Sentinel Online

We drove up to New England this past weekend for a quick visit with my family, throwing into the car some clothes and small bags of snacks and gifts. At one time, that would have been it, all that we needed.

But not now. Into the car also went a GPS, an iPod, two cell phones, three digital cameras and a laptop computer — all of which have one thing in common. They all have screens.

And right now, back home, I’m sitting in a room with all those things plus a computer monitor, a digital display for our telephone, a digital weather station, several digital picture frames and a television.

So maybe I’m a little more involved with “electronics” than most — but the fact is that we are surrounded by screens — flat stages of all sizes on which pixels dance to form the data and images that keep us informed and entertained.
I’d been thinking about this since I came across a new report from the Center for Media Design at Ball State University. Released to the public on June 2, it’s called the “Video Consumer Mapping Study” and is said to be “the largest and most extensive observational study of media usage ever conducted.” Its purpose was to find out just how much time Americans spend in front of screens and what kinds of screens get the most attention.

Using specialized devices (with screens), the researchers carefully recorded the “media exposure” of 476 people in six cities, including Philadelphia, for a combined total of 952 days.

The final report contains a massive amount of information, broken into 10 “key findings,” and you can read the whole thing (on your computer screen, of course) at

But here are some highlights.

The researchers divide all the kinds of screens that surround us into four categories, called “the four screens.” Screen 1 is what shows on your TV (including live TV, DVD/VCR, DVR playback and game consoles). Screen 2 is what is on your computer screen (including the Web, e-mail, instant messaging, software and computer video). Screen 3 is mobile screens for talking, texting, surfing, plus cameras. Screen 4 is “all other screens,” including “environmental” (like a video screen in a store), GPS devices, and movie screens.

The No. 1 “key finding” in the report is that all Americans of all ages spend between 8 hours and 18 minutes and 8 hours and 33 minutes in front of some kind of screen every day. Except for one group: People ages 45-54 spend 9 hours and 34 minutes watching a screen every day.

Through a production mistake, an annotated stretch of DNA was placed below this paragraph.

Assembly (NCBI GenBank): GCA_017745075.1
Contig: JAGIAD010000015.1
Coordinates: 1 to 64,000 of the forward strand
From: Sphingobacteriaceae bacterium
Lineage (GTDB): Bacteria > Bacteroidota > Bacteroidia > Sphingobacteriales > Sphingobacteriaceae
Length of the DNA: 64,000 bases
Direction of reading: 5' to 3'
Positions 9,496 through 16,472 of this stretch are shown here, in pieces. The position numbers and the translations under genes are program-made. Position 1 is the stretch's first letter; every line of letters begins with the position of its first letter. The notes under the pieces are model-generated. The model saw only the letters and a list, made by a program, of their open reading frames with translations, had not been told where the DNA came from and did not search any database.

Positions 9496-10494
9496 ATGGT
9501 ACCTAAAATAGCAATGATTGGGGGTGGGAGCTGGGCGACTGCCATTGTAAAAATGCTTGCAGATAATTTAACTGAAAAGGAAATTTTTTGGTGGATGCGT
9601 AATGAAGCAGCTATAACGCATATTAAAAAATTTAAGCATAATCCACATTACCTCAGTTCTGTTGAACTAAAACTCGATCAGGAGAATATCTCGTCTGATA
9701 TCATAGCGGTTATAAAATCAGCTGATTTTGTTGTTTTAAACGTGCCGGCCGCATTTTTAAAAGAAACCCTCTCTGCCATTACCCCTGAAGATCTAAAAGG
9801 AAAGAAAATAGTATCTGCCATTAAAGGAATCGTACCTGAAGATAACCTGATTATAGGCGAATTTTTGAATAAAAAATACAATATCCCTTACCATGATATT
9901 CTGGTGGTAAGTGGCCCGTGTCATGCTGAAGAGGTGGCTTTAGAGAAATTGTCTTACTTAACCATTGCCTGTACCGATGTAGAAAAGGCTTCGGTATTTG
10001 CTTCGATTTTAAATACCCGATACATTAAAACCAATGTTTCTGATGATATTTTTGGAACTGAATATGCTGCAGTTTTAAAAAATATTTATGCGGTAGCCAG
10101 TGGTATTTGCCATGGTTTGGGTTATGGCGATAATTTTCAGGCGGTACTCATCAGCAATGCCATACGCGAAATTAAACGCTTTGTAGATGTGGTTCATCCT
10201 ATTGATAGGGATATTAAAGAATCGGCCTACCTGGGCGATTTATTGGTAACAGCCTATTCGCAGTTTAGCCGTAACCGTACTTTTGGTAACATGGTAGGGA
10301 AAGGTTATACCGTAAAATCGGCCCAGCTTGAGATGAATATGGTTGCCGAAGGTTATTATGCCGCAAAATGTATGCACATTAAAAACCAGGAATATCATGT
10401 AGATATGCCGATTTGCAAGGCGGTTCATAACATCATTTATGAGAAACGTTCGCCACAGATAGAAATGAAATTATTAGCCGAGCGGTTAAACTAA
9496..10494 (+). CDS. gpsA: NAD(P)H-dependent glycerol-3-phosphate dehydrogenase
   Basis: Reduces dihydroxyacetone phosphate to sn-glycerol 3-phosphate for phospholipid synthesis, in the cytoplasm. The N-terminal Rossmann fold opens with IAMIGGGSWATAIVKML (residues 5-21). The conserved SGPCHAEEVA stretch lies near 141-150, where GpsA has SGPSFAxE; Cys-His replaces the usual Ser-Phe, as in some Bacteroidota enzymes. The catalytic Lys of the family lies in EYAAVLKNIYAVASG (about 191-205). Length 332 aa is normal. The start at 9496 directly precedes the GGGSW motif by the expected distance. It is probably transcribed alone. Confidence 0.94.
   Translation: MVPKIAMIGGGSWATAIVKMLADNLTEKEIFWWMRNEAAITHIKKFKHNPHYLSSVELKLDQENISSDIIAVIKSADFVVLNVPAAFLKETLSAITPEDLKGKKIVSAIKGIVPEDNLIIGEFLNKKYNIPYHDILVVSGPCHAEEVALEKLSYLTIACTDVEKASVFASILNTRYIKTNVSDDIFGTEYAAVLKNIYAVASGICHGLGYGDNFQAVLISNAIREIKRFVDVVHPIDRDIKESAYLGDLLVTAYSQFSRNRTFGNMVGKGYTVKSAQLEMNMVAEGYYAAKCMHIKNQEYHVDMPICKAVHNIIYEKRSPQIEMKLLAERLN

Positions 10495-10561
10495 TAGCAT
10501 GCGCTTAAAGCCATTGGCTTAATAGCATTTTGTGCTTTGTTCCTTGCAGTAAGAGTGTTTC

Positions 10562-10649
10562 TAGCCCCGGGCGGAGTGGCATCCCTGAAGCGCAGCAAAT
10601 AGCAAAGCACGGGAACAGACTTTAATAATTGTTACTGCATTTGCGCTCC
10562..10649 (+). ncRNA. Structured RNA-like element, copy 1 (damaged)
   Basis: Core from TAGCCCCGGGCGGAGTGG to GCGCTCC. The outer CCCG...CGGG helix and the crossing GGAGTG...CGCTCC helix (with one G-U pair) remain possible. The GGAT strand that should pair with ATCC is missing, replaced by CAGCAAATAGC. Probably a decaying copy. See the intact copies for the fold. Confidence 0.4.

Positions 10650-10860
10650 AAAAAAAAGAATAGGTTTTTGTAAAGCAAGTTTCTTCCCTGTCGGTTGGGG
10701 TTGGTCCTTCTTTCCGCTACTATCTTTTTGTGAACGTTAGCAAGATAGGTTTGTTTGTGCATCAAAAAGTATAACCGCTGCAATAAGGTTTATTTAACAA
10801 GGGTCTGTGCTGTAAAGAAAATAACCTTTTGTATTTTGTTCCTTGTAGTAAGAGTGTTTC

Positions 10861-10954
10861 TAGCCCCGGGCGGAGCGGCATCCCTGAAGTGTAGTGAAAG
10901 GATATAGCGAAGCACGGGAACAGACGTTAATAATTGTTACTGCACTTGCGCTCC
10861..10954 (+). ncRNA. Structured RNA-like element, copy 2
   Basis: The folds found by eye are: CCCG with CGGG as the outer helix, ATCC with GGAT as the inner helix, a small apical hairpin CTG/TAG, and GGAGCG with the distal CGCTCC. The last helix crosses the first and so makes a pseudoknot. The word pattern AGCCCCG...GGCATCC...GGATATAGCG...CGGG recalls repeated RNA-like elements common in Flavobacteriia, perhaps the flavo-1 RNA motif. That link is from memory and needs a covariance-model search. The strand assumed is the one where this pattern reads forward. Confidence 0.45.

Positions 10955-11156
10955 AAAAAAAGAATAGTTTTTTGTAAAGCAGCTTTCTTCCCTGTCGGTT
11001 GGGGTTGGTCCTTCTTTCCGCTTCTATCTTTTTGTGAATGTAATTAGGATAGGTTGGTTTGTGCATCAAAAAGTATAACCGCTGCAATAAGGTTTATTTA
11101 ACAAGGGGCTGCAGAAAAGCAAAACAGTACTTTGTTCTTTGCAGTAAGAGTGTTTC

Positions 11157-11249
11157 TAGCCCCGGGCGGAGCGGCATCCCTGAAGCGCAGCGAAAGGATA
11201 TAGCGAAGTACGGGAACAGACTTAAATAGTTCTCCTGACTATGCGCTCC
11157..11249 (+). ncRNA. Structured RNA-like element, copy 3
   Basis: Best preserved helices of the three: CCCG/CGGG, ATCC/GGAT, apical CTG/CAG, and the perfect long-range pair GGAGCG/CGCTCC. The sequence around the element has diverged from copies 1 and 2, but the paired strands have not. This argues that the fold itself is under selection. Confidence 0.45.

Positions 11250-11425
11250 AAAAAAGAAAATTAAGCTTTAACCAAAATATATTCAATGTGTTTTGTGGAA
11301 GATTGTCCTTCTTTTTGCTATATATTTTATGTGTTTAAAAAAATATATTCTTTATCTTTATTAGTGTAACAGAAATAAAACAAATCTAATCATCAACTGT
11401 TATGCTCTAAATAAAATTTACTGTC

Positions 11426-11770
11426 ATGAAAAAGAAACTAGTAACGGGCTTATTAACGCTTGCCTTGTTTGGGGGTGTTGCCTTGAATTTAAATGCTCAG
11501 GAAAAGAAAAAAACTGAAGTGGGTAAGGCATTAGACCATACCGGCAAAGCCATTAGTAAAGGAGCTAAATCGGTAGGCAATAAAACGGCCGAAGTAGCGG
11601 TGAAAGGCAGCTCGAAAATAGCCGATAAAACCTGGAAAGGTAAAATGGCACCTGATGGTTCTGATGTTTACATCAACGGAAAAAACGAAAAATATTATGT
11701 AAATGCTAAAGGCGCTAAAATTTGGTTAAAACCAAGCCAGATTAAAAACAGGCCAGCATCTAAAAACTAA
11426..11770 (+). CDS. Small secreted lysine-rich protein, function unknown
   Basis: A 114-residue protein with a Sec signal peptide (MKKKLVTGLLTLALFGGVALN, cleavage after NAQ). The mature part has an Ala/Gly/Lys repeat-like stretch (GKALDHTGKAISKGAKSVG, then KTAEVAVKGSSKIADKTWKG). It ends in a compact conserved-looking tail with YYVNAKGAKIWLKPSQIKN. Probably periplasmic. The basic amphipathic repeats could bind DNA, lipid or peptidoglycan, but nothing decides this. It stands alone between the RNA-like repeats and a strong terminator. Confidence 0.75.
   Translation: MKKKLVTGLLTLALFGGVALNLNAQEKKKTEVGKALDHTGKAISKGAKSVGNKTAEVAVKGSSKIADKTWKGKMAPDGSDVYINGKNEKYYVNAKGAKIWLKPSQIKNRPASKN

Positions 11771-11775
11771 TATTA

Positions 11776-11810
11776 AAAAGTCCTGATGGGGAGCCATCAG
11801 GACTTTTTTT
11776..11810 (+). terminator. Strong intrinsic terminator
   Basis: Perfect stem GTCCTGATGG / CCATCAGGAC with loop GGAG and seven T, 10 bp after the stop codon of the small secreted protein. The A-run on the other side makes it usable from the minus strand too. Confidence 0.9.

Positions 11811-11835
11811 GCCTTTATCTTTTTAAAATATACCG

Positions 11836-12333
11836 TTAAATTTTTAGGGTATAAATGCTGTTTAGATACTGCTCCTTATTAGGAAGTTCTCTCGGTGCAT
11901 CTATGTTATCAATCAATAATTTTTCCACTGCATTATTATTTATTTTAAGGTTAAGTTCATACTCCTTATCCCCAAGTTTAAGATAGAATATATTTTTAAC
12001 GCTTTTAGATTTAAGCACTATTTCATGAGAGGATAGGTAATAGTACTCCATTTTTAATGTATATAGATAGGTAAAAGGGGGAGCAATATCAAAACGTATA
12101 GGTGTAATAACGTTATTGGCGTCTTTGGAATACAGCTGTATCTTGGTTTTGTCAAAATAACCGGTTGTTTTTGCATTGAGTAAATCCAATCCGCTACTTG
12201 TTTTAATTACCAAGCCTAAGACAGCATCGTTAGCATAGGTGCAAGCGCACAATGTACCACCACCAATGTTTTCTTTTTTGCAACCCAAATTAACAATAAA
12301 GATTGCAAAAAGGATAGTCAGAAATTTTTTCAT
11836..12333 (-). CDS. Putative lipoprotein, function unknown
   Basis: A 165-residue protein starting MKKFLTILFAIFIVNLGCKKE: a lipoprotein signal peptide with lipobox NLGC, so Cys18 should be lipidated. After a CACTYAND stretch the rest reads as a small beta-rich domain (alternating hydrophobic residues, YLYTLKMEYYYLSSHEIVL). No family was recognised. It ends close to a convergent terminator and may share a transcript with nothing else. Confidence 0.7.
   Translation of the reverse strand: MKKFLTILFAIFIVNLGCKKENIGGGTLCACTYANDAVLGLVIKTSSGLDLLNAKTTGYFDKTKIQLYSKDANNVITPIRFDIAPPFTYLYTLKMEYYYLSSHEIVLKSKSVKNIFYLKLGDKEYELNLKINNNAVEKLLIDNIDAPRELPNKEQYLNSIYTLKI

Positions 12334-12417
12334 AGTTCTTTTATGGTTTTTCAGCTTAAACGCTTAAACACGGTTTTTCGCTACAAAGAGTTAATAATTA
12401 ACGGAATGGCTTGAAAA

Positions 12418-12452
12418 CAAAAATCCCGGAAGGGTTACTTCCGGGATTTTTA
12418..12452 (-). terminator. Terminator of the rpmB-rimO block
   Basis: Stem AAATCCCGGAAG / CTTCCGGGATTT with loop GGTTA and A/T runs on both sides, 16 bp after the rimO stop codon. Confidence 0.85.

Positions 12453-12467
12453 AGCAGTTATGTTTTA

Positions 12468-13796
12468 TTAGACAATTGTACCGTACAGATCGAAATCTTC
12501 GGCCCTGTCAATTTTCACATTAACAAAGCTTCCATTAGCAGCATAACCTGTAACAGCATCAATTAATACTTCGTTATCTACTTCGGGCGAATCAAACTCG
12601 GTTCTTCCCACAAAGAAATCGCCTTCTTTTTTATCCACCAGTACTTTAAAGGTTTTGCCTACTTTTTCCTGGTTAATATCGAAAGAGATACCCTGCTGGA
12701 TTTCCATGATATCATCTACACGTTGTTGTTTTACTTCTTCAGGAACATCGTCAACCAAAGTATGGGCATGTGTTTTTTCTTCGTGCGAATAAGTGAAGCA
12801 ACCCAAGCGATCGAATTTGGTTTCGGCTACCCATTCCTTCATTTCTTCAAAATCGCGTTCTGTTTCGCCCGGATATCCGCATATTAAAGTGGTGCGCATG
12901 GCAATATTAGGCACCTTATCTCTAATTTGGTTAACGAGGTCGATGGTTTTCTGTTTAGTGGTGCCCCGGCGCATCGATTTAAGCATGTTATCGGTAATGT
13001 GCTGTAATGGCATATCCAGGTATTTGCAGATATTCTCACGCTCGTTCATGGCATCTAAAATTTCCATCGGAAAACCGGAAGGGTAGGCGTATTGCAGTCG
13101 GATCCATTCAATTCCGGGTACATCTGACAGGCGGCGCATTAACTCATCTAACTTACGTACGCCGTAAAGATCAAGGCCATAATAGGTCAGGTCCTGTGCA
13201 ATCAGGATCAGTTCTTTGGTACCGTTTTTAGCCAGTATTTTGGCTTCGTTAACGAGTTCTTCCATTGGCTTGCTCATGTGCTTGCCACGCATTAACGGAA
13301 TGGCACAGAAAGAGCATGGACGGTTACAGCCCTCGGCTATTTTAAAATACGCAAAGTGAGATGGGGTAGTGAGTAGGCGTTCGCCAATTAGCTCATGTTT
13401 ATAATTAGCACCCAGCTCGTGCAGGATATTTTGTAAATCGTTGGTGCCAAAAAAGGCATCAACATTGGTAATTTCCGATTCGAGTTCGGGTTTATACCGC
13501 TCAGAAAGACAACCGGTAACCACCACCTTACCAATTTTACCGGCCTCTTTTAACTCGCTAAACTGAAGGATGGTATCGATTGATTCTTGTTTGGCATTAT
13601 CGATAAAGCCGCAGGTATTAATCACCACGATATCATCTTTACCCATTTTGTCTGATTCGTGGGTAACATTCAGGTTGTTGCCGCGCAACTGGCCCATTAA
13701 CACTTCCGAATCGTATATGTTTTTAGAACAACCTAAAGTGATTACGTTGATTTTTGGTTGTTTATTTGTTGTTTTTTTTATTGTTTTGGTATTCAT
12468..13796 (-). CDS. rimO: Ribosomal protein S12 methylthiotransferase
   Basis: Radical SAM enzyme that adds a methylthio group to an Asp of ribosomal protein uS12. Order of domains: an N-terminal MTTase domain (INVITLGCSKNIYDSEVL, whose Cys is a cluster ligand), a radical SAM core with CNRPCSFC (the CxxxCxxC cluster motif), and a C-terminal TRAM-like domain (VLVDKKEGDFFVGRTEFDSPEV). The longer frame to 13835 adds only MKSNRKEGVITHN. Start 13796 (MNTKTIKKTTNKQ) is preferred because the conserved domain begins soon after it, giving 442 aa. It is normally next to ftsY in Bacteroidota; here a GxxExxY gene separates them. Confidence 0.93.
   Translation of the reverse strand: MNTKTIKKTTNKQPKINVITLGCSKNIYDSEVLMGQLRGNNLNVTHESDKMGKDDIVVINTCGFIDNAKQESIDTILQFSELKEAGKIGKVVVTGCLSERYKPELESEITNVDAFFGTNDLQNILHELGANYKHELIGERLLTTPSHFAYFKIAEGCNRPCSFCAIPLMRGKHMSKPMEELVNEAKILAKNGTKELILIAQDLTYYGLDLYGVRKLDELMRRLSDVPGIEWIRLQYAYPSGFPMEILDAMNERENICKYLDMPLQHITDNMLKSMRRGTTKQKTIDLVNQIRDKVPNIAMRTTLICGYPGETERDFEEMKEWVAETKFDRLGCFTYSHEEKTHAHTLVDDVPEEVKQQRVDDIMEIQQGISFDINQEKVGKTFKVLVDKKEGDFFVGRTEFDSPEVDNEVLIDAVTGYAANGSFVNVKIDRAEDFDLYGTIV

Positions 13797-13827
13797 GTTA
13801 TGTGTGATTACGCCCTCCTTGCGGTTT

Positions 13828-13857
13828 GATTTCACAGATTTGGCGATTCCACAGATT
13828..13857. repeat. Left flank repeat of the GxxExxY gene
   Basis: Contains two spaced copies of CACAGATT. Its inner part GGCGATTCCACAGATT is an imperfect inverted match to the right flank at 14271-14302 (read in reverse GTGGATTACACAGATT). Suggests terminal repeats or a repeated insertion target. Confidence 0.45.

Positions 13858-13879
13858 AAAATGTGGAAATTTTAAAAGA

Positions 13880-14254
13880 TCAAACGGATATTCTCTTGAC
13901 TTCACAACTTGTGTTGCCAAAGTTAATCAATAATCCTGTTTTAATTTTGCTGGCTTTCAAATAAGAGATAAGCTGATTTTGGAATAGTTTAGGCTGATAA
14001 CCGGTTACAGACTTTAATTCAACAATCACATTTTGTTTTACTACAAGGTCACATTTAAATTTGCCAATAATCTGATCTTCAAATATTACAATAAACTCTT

And for some of those hours, people are watching more than one screen at once — say, watching “House” while surfing while texting Mom on their cell phones.

Old, young — it doesn’t matter. People over 65 are putting their eyeballs on screens just as many hours a day as those 18-24.

One difference among the age groups, however, is what the researchers charmingly call “platform promiscuity.” What they mean is that older people are watching only five screens for 10 minutes or more a day (TV, Web, software, DVD/VCR and e-mail). But people 18-24 spend 10 minutes or more a day on 10 screens (add in mobile talk, console game, DVR playback, IM and mobile texting). But, again, the total screen minutes for both groups is the same.

Another cluster of interesting findings involves that most venerable of screens — the only one around when I was a kid — the television.

From what you hear and read (and see in ads), you’d think that watching TV was “so yesterday” — that all the cool people now watch videos on their computers or their iPhones.

Not true.

First, the researchers found that, when interviewed, people grossly overstate how much time they spend watching videos on the hip, new devices. That’s why we have the impression that people are doing it a lot. The center’s tracking devices told a far different story. The study found that 99 percent of videos are still watched on televisions — including 100 percent for people over 65 and 98 percent for people 18-24.

How much of their video-watching do people actually do on those slick, new phones? Less than one-tenth of one percent, “a level so small that it is extraordinarily difficult to measure,” the center reports. And the amount done on computers over the Internet isn’t much more impressive — one-half of one percent.

Moreover, when it comes to the videos we watch on TV, “live” TV (meaning what’s being broadcast right now) accounts for vastly more of our viewing than stuff recorded on a DVR, tape or DVD.

So, if you’re a fan of live TV, you don’t have to worry that you’re some kind of video dinosaur. Everybody’s (still) doing it that way.

Overall, the study shows that screens are everywhere and we’re watching them for more than a third of our daily lives and half our waking lives. I keep thinking of Orwell’s “1984” — in which Big Brother’s screens are everywhere. The people in the book watch those screens, but, of course, the screens are also watching them.

Thank goodness we haven’t gotten to that point.